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Essex Pet-Lover, Myles Barclay’s Pet-Positive New Year’s Resolutions

30 Dec Essex Pet-Lover, Myles Barclay’s Pet-Positive New Year’s Resolutions

By Myles Barclay

We all like to start the New Year¬ with plans to live a healthier and happier life. And there’s no reason these good intentions shouldn’t extend to your furry family members. Here are 8 pet-friendly resolutions you should be making for 2017…

1. Start a pet journal

We all lose track of appointments now and again. Keep on top of all your pet’s vital information: medical visits, playtimes, weights – anything you may need to refer to in order to keep them happy and healthy.

You can also get smartphone apps that store this information and message you with reminders of appointments and key dates – you’ll never fall behind on your animal’s check-ups.

2. Take control of your pet’s weight

Your pet’s health should be one of your main priorities, and weight is a key indicator that everything is running smoothly. Being overweight could be a tell-tale sign that your pooch has a thyroid problem, while an underweight cat or rabbit could be suffering from stress or disease.

It’s important that you keep your animal’s weight under control by making sure they are eating just enough for their species/breed/age.

Weigh your pet regularly, and measure their food to ensure you’re not over or under-feeding them. You should also keep up to date with the types of food your four-legged friend can eat or should avoid.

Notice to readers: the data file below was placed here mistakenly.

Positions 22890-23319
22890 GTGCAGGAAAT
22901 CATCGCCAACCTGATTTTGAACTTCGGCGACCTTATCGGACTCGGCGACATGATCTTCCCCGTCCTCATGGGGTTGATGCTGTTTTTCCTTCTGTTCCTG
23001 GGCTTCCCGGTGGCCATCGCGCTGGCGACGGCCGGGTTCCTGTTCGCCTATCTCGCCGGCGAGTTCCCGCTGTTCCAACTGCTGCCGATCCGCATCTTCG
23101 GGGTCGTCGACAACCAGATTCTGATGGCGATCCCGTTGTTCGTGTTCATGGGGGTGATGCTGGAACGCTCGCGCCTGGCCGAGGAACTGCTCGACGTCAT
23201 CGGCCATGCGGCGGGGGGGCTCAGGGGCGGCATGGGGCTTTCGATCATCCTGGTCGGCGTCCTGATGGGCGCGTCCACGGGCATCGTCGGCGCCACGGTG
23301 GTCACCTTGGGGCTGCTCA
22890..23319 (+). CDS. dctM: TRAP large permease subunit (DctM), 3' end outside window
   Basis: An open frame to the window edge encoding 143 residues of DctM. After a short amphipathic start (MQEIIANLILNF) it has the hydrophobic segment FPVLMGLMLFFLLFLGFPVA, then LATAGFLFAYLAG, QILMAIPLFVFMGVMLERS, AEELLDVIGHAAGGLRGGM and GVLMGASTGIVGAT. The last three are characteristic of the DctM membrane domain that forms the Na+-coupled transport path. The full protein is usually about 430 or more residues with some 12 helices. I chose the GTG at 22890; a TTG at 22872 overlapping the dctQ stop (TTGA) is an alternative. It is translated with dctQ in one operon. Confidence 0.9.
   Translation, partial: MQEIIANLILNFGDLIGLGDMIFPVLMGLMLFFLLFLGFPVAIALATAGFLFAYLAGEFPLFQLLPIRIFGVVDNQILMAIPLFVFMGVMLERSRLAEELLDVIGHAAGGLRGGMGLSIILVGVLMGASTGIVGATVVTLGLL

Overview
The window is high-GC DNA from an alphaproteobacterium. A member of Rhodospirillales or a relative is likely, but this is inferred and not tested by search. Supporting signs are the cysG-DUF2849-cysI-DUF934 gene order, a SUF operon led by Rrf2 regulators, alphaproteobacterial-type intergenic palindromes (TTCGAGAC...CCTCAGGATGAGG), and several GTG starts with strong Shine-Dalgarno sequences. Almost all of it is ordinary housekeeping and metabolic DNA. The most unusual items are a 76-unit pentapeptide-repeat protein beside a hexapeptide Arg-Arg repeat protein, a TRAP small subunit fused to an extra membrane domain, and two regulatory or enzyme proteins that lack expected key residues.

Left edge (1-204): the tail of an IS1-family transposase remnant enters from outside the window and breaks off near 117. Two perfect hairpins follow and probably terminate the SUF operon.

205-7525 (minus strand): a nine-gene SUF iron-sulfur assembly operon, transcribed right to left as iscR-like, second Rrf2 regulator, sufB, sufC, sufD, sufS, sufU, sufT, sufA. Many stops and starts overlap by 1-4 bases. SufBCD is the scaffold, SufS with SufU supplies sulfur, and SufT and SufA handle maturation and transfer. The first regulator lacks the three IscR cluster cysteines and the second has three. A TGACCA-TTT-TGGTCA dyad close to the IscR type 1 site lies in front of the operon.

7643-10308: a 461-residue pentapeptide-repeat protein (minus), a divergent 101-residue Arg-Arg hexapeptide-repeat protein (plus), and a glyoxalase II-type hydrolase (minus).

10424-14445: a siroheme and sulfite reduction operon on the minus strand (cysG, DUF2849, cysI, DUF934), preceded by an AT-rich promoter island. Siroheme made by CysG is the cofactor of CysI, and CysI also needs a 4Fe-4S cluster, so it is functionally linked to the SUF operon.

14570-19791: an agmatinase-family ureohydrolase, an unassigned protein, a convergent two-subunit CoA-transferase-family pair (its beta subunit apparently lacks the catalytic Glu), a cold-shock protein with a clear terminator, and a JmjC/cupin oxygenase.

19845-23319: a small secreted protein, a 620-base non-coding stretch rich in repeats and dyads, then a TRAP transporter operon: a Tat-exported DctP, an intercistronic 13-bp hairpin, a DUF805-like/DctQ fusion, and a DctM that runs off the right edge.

If you reward your pet for good behaviour, try to find a way to treat them that doesn’t involve food – like a new toy or a ride out in the car.

3. Start a pet savings fund

As animals get older, their needs change. Sometimes the cost of caring for them increases and sometimes they need more specialist food or toys to keep their mind and body active.
Putting a little away each month will give you peace of mind, relieving some of the stress associated with receiving a sudden vet’s bill.

4. Have a toy rotation schedule

Pets can become complacent with the same old toys, day in, day out. Variety is a sure fire way to keep them interested and prevent boredom.
Plan to rotate your toys at least every couple of weeks and store the old ones away for another day.
The feeling of something new will prompt intrigue in your cat and it’s cheaper than buying new toys.

5. Try new things

Like humans, pets can get bored very easily ¬- particularly if they don’t have activities, toys and one-on-one time to keep them stimulated.
Keep things interesting by trying out new activities and games with your furry family member. Why not take your dog swimming? Or take your indoor cat outside for a walk on a lead. Set up obstacle courses made from cardboard boxes, tubes